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The beautiful people at Iceland have heard the hungry cries of the vegans.

The supermarket has just announced an exciting new range of meat-replicating’ plant-based foods, following the success of It’s No Bull Burger. 

If you don't know what a No Bull Burger is – YOU HAVEN'T LIVED. 

 
 
 
 
 
 
 
 
 
 
 
 
 
 
 

A post shared by Iceland Foods (@icelandfoods) on

The news keeps getting better, as Iceland has rolled out the 13 new vegan products in 24 stores around Ireland, today. 

Our mouths are already watering at the sounds of No Porkies Chorizo (the first meat-replicating chorizo, I'll have you know). 

No Chick Chunks, and No Bull Asian Burgers are also on the menu, which includes wheat protein seasoned with Asian spices – for all those vegan gains, baby!

 
 
 
 
 
 
 
 
 
 
 
 
 
 
 

A post shared by Patrik Baboumian (@patrikbaboumian) on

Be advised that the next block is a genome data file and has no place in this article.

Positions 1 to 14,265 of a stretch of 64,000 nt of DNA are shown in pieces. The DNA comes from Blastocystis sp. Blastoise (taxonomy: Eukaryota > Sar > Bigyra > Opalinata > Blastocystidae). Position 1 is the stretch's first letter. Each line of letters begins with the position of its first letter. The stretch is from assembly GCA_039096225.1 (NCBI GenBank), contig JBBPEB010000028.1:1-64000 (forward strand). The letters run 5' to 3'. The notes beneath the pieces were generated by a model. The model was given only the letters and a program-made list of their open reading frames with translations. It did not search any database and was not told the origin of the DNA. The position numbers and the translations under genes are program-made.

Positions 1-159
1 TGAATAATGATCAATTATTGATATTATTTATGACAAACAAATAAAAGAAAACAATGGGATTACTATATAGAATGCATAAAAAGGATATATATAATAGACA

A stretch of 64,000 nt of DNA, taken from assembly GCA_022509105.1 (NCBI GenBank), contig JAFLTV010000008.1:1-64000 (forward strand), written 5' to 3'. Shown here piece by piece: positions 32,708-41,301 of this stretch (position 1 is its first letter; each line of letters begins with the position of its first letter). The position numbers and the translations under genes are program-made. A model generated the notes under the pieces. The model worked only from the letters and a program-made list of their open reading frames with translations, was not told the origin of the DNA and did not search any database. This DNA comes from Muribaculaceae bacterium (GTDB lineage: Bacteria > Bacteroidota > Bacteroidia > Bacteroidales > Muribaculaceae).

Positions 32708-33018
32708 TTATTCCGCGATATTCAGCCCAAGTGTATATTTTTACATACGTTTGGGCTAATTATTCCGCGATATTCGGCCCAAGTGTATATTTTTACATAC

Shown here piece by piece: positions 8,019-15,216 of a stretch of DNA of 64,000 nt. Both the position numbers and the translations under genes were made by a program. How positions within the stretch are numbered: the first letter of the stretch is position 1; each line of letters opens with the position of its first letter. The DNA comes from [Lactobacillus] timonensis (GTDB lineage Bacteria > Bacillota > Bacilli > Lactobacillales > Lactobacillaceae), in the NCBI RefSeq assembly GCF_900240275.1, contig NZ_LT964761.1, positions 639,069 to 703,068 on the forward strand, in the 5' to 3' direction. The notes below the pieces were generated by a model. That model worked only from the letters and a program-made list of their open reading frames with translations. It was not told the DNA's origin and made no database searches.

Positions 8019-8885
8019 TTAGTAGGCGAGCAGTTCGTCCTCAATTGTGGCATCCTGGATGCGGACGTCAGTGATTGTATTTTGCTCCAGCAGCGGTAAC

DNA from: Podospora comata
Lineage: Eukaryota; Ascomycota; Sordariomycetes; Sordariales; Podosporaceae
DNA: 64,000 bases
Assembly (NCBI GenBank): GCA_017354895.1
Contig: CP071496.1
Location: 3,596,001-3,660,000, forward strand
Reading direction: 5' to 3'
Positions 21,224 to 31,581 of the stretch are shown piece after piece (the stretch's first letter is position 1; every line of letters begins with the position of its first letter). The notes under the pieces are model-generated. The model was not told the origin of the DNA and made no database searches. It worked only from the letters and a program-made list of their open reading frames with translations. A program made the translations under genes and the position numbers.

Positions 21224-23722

Iceland's plan behind this new line was to give people an option to cook like they would meat, but to get in all those plant-based foods without sacrificing the taste or texture.

This new vegan range is a part of Iceland’s innovative pledge, which will see the removal of palm oil from their own food labels by the end of this year. 

It's a serious win-win!

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If you're the type to take pictures of your food before you eat it (go on, you know you've done it once or twice) then you're food could actually turn out tastier.

We all know Instagram is filled with #foodporn shots, but science has actually proved that it's better to take a sneaky shot before eating it.

According to the Journal of Consumer Marketing, the time you take to snap your picture provides a momentary pause in consumption which "increases the savouring associated with consumption of pleasurable foods."

So basically, if you take a photo of your food, it (obvs) takes longer to start eating it. Therefore, you'll want it more and your brain will trick you into thinking it's tastier than it actually is. 

New York Magazine reports that the research was revolved around three different studies which involved 120 participants.

Ah, that's good enough for us. Get grammin' people. 

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